The World Energy Congress, an event and a council which represents more than 150 countries, was established in London in 1924.
Previous VIPs to have attended the triennial gathering have included Albert Einstein, and today the event brings energy executives and oil ministers together to debate the greatest challenges and opportunities facing the world’s energy sector.
This September, for the first time in its history, the summit was held in the UAE capital with an estimated 15,000 delegates congregating in Abu Dhabi.
Under the banner of “Energy for Prosperity”, the council addressed the so-called global energy “trilemma”, that of striving to achieve energy equity, ensuring energy security and promoting environmental sustainability.
Delegates also mulled the pressing industry issues of digitalization, technological innovation, decarbonization and sustainability policy reform.
With the world’s population forecast to swell to 9.7 billion by 2050, soaring demand for energy - in particular, clean and sustainable versions of it - has never been more urgent.
The CEO of the WEC Dr. Christoph Frei explained to Inspire why the sourcing and distribution of energy were some of the most critical issues affecting humankind today.
Rebecca: Dr. Christoph, the world is facing an energy “tri-lemma”. Talk to me about where we currently stand in the transition to low carbon economies, and where we are on safe, affordable energy for all?
Dr. Christoph: If you look at the access and affordability side, you have still just below 1 billion people worldwide without access to energy, and that’s a big number.
But the good news is, we have actually brought this down over the past decade from 1.6 billion to below 1 billion, so there is progress on that side.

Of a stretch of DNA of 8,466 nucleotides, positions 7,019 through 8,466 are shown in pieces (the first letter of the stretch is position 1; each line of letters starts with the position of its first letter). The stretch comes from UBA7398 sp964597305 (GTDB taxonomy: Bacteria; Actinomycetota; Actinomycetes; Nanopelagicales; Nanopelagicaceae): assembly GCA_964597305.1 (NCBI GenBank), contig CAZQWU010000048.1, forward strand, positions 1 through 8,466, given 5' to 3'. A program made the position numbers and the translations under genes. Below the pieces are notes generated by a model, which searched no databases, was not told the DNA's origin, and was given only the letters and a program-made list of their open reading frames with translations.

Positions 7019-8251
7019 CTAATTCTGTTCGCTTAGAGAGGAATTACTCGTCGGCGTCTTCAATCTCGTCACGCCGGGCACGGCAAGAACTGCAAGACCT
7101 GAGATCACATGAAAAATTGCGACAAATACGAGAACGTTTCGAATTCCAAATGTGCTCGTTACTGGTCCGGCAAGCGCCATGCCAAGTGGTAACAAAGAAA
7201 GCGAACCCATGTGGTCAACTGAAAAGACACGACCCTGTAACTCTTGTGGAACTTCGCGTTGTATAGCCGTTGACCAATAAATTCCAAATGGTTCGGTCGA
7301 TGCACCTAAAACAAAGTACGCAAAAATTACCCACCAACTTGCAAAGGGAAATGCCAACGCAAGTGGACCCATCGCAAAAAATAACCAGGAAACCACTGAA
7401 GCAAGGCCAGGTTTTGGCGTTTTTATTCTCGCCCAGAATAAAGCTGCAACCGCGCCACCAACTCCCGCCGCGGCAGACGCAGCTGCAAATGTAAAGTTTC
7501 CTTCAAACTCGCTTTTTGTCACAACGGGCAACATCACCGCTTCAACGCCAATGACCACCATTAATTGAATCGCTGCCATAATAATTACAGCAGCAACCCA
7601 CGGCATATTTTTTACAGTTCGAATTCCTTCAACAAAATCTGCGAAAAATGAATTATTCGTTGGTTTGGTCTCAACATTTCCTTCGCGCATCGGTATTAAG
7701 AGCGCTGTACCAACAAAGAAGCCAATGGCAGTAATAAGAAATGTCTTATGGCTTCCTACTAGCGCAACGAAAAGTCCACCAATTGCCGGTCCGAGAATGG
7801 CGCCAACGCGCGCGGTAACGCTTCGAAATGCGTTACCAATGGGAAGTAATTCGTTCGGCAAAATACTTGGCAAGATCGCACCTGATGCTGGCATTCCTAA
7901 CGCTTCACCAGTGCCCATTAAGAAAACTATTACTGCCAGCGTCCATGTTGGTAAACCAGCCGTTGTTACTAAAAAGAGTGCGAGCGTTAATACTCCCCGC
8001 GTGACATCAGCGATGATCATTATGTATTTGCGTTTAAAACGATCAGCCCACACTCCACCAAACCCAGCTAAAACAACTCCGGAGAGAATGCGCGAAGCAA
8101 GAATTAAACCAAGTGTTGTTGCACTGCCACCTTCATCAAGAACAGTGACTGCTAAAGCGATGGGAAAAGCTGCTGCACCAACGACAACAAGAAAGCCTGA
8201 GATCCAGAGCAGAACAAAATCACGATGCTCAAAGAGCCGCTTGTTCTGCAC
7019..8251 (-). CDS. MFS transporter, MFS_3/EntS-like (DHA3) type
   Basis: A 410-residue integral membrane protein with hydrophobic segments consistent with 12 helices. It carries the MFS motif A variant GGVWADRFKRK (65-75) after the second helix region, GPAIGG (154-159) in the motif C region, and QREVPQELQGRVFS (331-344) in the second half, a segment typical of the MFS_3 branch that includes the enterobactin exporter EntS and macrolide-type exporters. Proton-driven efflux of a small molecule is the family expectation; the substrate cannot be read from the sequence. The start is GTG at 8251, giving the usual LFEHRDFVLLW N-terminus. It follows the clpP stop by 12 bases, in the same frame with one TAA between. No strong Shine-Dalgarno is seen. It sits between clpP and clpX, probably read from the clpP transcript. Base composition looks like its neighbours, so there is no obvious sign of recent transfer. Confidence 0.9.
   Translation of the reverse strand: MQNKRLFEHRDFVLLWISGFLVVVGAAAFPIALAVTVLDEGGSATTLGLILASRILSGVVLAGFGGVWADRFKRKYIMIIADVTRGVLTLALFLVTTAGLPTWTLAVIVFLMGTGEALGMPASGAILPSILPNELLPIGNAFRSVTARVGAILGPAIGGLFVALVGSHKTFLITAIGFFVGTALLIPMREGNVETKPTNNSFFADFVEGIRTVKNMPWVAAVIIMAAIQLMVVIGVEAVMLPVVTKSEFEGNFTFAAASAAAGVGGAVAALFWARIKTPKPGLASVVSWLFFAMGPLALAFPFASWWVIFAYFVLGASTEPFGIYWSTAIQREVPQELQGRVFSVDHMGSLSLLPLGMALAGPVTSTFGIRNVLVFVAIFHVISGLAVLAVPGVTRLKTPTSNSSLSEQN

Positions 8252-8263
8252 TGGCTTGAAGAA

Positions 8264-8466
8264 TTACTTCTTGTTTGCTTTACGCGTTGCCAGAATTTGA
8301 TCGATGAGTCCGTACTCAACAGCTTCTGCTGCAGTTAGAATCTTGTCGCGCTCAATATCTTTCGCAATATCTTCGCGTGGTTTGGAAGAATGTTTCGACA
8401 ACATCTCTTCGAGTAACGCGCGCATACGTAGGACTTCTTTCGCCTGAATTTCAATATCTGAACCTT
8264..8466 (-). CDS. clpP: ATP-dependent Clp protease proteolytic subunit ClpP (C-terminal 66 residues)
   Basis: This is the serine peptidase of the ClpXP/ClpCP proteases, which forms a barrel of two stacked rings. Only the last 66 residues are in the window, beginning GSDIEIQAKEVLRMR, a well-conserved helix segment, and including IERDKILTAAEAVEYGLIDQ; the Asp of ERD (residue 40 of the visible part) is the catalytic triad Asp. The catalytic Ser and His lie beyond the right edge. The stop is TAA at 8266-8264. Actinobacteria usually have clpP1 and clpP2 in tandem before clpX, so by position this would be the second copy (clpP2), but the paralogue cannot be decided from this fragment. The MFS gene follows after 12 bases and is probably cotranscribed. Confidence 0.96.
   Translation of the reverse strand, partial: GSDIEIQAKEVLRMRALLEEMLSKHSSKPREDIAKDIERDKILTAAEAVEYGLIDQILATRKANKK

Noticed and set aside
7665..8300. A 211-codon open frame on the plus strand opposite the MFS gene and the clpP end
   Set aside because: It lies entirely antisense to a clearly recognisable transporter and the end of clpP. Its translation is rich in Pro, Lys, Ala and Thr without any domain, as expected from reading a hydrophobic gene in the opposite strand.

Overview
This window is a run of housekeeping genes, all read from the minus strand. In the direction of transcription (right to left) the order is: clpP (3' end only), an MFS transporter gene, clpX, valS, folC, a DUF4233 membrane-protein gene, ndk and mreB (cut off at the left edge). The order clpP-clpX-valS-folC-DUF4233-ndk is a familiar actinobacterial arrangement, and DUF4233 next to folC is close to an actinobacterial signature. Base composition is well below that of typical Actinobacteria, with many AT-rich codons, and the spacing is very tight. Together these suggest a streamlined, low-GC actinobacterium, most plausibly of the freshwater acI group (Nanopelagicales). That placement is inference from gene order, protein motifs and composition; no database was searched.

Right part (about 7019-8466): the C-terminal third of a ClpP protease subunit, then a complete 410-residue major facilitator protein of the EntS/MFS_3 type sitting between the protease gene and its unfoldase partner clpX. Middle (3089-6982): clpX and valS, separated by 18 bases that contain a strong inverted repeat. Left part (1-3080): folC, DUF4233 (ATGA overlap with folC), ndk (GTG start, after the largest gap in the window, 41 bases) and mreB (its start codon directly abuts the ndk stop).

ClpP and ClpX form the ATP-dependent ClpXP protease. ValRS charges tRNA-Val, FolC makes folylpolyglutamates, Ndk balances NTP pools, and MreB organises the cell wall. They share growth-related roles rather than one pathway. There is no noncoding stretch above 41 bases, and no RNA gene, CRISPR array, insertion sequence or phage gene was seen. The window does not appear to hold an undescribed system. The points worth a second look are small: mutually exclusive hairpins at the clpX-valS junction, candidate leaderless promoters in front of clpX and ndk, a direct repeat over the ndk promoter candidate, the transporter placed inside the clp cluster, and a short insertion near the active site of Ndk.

Now the second area is climate change. We still obviously have not the dynamics on that side to achieve the 2 degree, or even 1.5 degree, Celsius objective. And we don't see plausible scenarios at this stage of how we get there fast.
Security, very briefly, is the third dimension and we have aging infrastructure - or the need to build infrastructure.
Rebecca: Talk to me about peak demand in oil, so pertinent to this part of the world, so what's your forecast?
Dr. Christoph: Well, we have three scenarios. Two out of those three scenarios tell a story about peak demand before the end of the 2030s. Now, the third scenario is geopolitical, the most complicated scenario - and this start a bit later. But the reality is, in all scenarios, we see peak demand in oil becoming a reality soon.
Rebecca: Looking even further down the line, to the post-renewables era if we can call it that, there's interesting research being done about things like microbial energy. What does the future look like? What do you see on the horizon?
Dr. Christoph: Here is the ant. Have you ever been bitten by an ant? It’s painful. What has been painful is actually acid that the ant puts on you. That acid is formic, or HCOOH, it's a hydrogen liquid. With a hydrogen liquid you can actually fuel a fuel cell, you can produce electricity. And it's a liquid that you can easily store.
Rebecca: I will never look at ants in the same way again. Thank you for speaking to me today.
Dr. Christoph: Thank you very much, Rebecca